3 May 2017

Sol 1686: March to the Megaripples

Posted by Ryan Anderson

This image was taken by Navcam: Left B (NAV_LEFT_B) onboard NASA’s Mars rover Curiosity on Sol 1685 (2017-05-03 11:39:56 UTC).
Image Credit: NASA/JPL-Caltech

By Michael Battalio

Continuing the steady march up Mt. Sharp, Curiosity drove 18.3 m to bring us closer to a series of features being called megaripples, which are darker and larger ripples than were seen on the Bagnold Dunes. Touch-and-go was again the option for this plan (see Sols 1684 and 1685), and GEO made use of it with contact science on two targets, “Newport Ledge” and “Sugarloaf Mountain.” These two targets are the closest two rocks protruding above the sand in the Navcam image above. MAHLI will target Newport Ledge to gauge grain size and distribution. A series of observations by APXS and ChemCam on Newport Ledge will continue to investigate the variations in the Murray bedrock over the course of the ascent up Mt. Sharp. Mastcam will target Newport Ledge and Sugarloaf Mountain to look at stratification and layering. After a drive that should take Curiosity to the edge of the megaripples, ChemCam will perform an AEGIS activity, and Navcam will document the new surroundings.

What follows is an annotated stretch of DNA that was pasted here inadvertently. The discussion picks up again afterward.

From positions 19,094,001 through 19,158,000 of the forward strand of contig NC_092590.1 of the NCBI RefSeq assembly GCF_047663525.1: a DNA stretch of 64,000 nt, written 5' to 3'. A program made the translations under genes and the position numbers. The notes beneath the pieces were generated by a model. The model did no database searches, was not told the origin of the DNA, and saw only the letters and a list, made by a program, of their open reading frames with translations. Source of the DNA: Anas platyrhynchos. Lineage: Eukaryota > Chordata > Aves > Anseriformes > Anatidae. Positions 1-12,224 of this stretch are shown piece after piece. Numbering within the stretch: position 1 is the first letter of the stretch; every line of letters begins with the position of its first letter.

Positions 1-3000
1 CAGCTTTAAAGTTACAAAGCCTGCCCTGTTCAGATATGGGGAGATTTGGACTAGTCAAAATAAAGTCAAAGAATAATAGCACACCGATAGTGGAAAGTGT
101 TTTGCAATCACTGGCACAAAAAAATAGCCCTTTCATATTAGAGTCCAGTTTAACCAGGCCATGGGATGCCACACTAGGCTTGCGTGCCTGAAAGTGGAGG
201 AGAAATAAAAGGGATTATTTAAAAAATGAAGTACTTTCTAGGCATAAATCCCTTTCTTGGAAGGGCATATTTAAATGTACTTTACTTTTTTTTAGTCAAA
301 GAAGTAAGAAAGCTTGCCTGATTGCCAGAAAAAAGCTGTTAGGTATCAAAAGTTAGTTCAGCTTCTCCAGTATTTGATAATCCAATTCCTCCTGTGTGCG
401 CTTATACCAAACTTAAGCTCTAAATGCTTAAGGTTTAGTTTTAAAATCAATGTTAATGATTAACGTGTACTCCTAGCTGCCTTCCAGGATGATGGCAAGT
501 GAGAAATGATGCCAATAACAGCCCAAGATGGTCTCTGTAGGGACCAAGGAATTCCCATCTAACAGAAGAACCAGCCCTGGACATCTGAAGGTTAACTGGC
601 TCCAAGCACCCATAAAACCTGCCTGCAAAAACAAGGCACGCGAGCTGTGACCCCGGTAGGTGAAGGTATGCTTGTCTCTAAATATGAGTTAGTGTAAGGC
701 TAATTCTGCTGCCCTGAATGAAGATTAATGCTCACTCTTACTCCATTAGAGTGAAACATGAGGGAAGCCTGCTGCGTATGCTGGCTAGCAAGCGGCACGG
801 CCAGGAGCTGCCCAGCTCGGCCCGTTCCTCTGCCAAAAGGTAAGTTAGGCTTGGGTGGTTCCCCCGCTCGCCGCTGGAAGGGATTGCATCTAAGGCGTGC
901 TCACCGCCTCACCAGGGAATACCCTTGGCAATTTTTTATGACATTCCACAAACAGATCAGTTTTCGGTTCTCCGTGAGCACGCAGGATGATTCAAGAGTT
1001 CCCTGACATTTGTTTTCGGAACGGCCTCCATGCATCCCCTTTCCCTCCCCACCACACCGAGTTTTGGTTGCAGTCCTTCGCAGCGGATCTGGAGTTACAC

In working as the ENV theme lead today, I planned a pair of afternoon dust observations with Mastcam, looking in the direction of the sun and towards the crater rim (a line-of-sight extinction). As usual, REMS will capture the top of the hour five-minute observations and hour-long blocks of environmental measurements. In addition, a two-hour block of high-resolution data for the humidity sensor will be taken in the early morning. The high-resolution capture of humidity data is only sparingly used because it requires the ground temperature and wind sensors to be turned off as the heat they generate interferes with the humidity measurements. A DAN passive and post-drive active measurement will be acquired as well.